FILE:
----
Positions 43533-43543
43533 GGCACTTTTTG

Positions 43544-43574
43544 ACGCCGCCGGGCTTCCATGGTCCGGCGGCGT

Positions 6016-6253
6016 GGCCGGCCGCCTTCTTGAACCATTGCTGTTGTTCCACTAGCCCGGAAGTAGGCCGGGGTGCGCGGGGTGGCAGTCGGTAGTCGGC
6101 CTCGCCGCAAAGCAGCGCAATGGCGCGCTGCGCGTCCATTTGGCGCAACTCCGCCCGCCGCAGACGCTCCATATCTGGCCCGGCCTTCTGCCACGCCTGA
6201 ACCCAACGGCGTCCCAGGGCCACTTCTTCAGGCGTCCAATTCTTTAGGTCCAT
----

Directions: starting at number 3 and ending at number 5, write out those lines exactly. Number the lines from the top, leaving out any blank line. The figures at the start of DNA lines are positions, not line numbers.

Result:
Positions 43544-43574
43544 ACGCCGCCGGGCTTCCATGGTCCGGCGGCGT

Positions 6016-6253